If ever there was a program in need of a change of scenery, a team that yearned to be challenged and tested instead of steamrolling its competition on a regular basis, it was the Bronx Science girls soccer team.
Long a dominant force in the Public School Athletic League, the Wolverines had posted a 31-0-1 record over their past three regular seasons, won three consecutive Bronx A Division crowns, and made a trio of deep forays in the PSAL’s annual postseason party.
But this season was supposed to be different. The PSAL finally decided it was time to move the Wolverines out of their familiar Bronx A home and place them in a Manhattan A Division that was allegedly a step up in competition.
It is here the Wolverines would surely be tested. Every game would be a challenge.
It was time to bid adieu to those unbeaten regular seasons.
Well, maybe not.
The 2019 season is only five games old, but so far it has been business as usual for Bronx Science. The Wolverines are up to their old tricks again, rolling to a 5-0 start, and in impressive fashion. And for a team that already was returning such premier talents as Elena Morgan, Ruby Hogue, Sofia Mahairas and Sophie Silbert this season, a quick break from the season’s starting gate was not unexpected.
What was unexpected, however — what even surprised head coach Annie Eckstein — was the emergence of yet another superlative talent, freshman Kiele Morgan, Elena’s younger sister.
For Science, it’s just a case of the rich getting richer.
“I knew she was coming into the school and I talked to Elena about her,” Eckstein said. “I’d say so far she has finished for us very well. She’s been in the right place, and she’s put the ball in the back of the net when we’ve needed her to.”
Kiele Morgan started with modest first-year aspirations. Ones she has since shattered.
“Coming into the season, I made a goal for myself that maybe I’d score one or two goals this year,” Kiele said. “But I’m really surprised at the good start I’m having.”
Good start might be understating it a bit. In the Wolverines’ matchup with the High School for Math, Science and Engineering last week, Kiele Morgan found the back of the net three times as Science rolled to a 10-1 victory. It was an astonishing accomplishment for a freshman, only it wasn’t the first hat trick Kiele logged this season. Her other three-goal game came opening day in an 8-0 blowout of Columbia Prep.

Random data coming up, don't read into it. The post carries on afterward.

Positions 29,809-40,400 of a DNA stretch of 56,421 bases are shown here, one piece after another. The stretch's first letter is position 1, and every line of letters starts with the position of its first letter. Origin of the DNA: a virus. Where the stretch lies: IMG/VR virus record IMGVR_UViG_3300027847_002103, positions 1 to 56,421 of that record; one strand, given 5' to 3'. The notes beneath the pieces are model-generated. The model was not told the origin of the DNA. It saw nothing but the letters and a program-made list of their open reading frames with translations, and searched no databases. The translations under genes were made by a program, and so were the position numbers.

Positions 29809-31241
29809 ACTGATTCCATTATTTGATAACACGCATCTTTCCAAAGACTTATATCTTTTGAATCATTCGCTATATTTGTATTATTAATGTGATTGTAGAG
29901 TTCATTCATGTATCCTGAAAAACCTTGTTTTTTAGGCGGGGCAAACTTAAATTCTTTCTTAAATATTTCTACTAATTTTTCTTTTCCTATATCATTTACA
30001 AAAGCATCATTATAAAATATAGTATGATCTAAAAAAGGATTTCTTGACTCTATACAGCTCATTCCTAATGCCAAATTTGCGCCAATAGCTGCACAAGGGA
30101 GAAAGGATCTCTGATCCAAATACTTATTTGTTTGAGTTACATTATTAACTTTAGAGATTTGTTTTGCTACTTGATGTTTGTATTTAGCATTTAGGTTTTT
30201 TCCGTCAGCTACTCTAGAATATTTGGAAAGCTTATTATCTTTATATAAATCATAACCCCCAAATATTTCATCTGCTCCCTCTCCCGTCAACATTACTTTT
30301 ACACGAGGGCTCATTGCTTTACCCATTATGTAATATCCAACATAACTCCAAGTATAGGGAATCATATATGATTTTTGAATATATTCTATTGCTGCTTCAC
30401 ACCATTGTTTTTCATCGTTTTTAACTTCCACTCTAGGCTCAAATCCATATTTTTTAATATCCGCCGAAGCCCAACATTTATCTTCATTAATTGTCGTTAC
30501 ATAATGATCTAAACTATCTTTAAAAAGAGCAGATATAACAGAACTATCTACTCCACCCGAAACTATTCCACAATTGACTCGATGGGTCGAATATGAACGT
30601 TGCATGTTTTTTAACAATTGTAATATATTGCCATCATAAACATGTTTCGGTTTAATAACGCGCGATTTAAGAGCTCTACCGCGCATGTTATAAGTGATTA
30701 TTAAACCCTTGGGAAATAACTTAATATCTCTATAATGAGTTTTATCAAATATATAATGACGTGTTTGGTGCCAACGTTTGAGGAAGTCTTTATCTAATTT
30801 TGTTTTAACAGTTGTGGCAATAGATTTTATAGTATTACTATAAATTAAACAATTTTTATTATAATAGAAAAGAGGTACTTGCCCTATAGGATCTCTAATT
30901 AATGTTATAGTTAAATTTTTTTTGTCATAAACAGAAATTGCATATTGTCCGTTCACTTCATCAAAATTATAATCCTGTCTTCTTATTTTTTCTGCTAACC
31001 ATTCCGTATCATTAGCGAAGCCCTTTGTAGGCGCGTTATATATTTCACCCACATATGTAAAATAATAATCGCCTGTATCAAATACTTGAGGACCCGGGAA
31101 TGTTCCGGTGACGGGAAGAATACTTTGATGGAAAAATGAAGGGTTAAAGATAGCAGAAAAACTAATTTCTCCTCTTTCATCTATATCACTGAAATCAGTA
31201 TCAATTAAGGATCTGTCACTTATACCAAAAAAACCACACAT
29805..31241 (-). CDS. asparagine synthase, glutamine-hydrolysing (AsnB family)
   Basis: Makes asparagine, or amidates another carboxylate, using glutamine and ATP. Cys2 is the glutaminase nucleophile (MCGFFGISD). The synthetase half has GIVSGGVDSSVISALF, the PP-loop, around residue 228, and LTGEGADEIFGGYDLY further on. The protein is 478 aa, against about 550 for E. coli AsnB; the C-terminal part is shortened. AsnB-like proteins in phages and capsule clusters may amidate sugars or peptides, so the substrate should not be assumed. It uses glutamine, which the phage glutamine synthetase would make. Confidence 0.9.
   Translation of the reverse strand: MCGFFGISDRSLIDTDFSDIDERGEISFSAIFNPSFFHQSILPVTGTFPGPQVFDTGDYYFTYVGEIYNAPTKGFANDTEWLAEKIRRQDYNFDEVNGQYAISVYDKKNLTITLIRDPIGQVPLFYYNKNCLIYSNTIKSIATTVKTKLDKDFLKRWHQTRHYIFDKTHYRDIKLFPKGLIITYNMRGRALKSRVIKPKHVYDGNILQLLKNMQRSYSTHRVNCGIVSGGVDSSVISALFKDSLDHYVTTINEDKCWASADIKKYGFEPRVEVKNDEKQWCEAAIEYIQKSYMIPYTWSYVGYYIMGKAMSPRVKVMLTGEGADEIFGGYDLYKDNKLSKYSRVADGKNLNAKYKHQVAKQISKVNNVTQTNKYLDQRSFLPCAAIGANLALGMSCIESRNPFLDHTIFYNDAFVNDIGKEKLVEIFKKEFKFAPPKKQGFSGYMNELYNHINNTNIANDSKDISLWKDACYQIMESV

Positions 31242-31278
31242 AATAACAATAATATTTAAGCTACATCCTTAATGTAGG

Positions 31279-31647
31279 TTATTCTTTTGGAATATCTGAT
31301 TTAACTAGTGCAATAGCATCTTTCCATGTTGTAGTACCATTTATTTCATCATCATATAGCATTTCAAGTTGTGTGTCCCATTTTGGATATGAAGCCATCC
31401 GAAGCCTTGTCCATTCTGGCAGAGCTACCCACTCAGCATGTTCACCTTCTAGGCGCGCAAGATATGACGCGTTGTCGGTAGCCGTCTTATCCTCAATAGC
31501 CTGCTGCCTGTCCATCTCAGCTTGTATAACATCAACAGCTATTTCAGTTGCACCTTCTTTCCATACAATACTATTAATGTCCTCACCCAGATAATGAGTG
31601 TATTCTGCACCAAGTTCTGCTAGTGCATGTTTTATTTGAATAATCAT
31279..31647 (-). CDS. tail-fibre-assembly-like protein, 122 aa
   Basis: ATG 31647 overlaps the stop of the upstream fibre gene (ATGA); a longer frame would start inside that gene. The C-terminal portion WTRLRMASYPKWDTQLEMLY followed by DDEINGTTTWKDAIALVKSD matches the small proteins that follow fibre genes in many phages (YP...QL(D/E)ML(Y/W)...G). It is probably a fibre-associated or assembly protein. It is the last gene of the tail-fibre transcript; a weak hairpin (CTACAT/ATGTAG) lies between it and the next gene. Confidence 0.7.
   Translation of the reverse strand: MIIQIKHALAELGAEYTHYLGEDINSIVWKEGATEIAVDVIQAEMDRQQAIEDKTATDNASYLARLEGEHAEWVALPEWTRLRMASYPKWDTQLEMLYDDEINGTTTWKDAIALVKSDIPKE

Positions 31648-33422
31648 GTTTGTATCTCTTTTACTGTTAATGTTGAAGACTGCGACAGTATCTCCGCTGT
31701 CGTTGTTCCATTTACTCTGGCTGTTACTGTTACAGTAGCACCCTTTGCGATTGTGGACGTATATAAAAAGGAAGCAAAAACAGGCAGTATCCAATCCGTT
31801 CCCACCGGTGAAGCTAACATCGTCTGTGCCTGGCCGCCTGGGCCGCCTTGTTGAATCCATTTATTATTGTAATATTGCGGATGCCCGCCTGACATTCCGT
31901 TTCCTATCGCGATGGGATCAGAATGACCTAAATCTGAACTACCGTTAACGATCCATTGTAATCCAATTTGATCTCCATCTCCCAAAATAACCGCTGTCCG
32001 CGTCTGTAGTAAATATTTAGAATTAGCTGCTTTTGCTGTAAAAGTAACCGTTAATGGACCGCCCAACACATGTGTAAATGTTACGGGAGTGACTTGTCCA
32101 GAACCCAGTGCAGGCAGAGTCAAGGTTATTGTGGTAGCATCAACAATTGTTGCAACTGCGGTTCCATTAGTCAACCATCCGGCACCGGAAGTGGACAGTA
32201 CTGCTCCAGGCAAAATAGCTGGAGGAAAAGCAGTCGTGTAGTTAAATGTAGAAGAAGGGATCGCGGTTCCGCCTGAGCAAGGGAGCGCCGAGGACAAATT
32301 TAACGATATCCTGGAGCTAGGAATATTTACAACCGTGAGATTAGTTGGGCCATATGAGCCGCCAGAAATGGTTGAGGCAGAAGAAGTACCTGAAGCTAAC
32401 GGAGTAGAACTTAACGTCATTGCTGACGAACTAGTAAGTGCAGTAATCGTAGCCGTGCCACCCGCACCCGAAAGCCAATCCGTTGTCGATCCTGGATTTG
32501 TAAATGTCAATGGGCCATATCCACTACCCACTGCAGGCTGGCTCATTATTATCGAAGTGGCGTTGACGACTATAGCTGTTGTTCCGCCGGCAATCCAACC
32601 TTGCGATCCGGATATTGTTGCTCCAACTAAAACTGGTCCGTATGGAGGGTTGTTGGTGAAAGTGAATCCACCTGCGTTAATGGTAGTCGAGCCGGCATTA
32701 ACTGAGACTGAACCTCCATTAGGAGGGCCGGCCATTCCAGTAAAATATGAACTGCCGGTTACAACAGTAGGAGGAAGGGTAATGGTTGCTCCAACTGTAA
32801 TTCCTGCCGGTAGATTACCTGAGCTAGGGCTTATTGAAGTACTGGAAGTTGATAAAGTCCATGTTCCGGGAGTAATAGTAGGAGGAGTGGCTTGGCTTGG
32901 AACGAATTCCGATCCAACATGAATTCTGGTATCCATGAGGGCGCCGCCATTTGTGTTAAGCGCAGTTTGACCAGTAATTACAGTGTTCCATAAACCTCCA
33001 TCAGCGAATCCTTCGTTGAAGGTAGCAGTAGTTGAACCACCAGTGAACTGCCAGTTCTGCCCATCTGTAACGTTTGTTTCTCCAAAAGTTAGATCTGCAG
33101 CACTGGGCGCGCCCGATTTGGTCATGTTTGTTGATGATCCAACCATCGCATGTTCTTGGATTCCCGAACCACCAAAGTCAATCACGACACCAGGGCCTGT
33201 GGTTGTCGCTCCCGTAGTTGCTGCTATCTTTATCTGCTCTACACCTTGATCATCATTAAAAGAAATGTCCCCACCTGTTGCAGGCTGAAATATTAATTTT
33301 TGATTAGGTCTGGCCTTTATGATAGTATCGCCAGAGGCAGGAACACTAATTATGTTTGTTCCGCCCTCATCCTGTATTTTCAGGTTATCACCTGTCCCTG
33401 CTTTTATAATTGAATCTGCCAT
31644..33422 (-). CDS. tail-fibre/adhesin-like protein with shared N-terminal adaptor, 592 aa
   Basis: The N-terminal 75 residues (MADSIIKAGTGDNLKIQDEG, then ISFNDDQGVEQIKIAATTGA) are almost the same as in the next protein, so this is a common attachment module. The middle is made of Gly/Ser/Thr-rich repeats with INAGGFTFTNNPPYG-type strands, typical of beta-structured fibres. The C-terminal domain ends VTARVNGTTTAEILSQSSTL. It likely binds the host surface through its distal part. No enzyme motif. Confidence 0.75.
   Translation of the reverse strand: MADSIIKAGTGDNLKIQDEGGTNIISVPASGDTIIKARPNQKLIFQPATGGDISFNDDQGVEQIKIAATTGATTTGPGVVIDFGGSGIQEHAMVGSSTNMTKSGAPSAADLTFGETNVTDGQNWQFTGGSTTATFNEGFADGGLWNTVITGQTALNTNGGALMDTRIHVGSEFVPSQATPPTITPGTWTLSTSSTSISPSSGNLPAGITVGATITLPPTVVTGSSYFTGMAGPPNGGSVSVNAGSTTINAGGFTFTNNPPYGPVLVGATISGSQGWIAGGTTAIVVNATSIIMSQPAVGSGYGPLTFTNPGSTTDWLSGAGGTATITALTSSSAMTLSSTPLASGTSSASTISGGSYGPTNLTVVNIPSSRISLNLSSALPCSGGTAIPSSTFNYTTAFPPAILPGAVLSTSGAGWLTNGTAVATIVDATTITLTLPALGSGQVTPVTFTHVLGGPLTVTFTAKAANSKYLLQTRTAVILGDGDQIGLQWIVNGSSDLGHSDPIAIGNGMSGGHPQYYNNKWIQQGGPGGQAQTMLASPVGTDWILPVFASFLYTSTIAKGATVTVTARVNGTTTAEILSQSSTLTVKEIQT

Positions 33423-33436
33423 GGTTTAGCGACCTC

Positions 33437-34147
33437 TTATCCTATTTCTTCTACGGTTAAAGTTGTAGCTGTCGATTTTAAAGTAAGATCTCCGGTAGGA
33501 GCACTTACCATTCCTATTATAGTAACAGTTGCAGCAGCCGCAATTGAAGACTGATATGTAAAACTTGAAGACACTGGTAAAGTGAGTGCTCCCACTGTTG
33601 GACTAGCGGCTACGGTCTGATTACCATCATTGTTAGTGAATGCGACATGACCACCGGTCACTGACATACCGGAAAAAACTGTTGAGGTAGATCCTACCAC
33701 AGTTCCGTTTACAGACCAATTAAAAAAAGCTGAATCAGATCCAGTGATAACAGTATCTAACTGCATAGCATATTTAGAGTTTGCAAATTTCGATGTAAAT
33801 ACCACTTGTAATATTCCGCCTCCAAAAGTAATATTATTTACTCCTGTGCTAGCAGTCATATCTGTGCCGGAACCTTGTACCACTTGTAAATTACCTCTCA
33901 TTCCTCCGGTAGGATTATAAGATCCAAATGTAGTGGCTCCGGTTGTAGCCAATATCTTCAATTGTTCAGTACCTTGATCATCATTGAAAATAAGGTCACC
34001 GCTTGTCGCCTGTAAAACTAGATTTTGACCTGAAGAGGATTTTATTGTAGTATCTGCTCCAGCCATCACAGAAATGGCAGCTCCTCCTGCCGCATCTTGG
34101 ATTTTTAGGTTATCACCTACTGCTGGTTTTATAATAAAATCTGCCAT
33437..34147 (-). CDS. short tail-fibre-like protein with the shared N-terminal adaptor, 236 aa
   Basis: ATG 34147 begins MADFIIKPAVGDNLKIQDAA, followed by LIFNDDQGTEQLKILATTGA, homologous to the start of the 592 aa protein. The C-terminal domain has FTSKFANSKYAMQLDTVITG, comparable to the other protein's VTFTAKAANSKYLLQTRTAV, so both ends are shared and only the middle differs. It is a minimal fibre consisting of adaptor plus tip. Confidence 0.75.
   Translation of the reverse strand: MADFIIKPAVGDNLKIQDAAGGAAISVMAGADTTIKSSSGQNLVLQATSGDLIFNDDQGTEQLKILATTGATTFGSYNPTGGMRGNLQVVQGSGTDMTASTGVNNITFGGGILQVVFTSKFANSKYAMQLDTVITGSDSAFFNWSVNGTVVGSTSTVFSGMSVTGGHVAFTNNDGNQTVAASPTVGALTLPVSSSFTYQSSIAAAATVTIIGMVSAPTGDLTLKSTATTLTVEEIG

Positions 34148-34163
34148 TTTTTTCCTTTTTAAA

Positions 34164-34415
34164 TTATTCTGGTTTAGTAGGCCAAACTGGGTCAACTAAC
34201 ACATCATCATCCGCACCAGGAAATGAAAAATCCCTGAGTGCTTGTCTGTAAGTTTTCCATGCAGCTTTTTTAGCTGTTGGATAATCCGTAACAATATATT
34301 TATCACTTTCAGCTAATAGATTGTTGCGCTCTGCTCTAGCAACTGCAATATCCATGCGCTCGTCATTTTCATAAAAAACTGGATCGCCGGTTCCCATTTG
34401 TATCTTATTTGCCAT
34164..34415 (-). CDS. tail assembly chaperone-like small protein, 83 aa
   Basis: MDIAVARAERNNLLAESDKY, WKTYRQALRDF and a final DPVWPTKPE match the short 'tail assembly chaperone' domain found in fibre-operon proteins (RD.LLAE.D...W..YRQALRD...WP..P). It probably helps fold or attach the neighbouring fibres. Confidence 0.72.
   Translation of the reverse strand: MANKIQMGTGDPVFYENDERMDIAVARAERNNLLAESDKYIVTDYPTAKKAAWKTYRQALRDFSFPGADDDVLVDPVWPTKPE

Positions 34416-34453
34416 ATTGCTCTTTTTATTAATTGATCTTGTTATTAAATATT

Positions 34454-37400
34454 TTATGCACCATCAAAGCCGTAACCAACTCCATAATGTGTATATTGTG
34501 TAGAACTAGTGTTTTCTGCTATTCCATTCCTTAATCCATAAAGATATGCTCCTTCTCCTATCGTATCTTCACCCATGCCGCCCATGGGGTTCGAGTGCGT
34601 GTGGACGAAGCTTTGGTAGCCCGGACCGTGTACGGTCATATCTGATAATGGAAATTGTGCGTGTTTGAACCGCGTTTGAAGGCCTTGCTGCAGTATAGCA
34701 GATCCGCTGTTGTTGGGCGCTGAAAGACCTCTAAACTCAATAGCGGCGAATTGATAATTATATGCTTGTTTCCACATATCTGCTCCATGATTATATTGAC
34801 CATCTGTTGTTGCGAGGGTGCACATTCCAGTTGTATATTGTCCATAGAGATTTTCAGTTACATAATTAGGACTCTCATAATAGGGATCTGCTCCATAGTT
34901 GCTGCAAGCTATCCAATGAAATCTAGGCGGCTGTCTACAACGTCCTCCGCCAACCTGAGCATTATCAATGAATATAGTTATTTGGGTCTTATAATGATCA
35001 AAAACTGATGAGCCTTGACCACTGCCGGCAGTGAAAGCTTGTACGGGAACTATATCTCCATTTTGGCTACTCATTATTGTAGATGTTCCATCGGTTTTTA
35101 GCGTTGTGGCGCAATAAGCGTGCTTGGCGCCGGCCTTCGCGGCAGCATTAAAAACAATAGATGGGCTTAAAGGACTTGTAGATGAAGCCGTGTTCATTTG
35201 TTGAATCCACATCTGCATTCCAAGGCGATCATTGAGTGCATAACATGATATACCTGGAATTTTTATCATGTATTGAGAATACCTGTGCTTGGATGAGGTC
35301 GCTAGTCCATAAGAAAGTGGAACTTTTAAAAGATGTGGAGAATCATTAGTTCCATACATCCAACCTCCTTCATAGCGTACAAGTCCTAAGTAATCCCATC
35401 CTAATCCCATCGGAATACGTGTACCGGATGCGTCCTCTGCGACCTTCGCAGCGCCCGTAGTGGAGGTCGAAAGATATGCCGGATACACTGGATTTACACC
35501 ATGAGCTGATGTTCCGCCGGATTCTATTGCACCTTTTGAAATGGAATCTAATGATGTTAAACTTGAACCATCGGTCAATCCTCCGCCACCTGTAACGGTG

Kiele also scored two goals in each of Science’s wins over East Side and New Explorations before finally being shut out in Science’s win at M.L. King last Friday.
That’s 10 goals in five games. Maybe it’s time to revise those first-season expectations.
“A lot of my teammates are just giving me really good balls,” Kiele said. “I just happen to be in the right place and get a good finish on it.”
Through five wins this season, the Wolverines have outscored their opponents 37-5. So much for that move to the more competitive division. Not that Eckstein is complaining.
“I’m very happy with the move,” Eckstein said. “I think it’s something that will be good for us. I think we’re going to see more competitive games now, and we’ll definitely see even more competitive games later in the season when we see Beacon, Bard, Hunter and King.”
Eckstein uttered those words before Science crushed King 8-2 last Friday, a victory that saw both Hogue and Mahairas net hat tricks.
“We have some good freshmen who are nice additions to the team, and we also have a great group of returners,” the coach said. “It’s a very solid group of girls, and they’re starting to learn how to play well with each other. But we’re still nowhere near where we’d like to be towards the end of the season.”
Well now, isn’t that just music to the ears of Science’s competition? Five games, five blowout wins, and they are still a work in progress.
Challenges? Tests? So far the Wolverines have aced them all.
“We’re looking forward to playing in this new division,” Kiele said. “The competition is better. If you beat a team 7-0 every time, it’s kind of like, ‘Yeah we’re good, but we really want to face a team that is really good.’
“We really want to be challenged and tested to see how good we really are. But so far, we’re off to a great start.”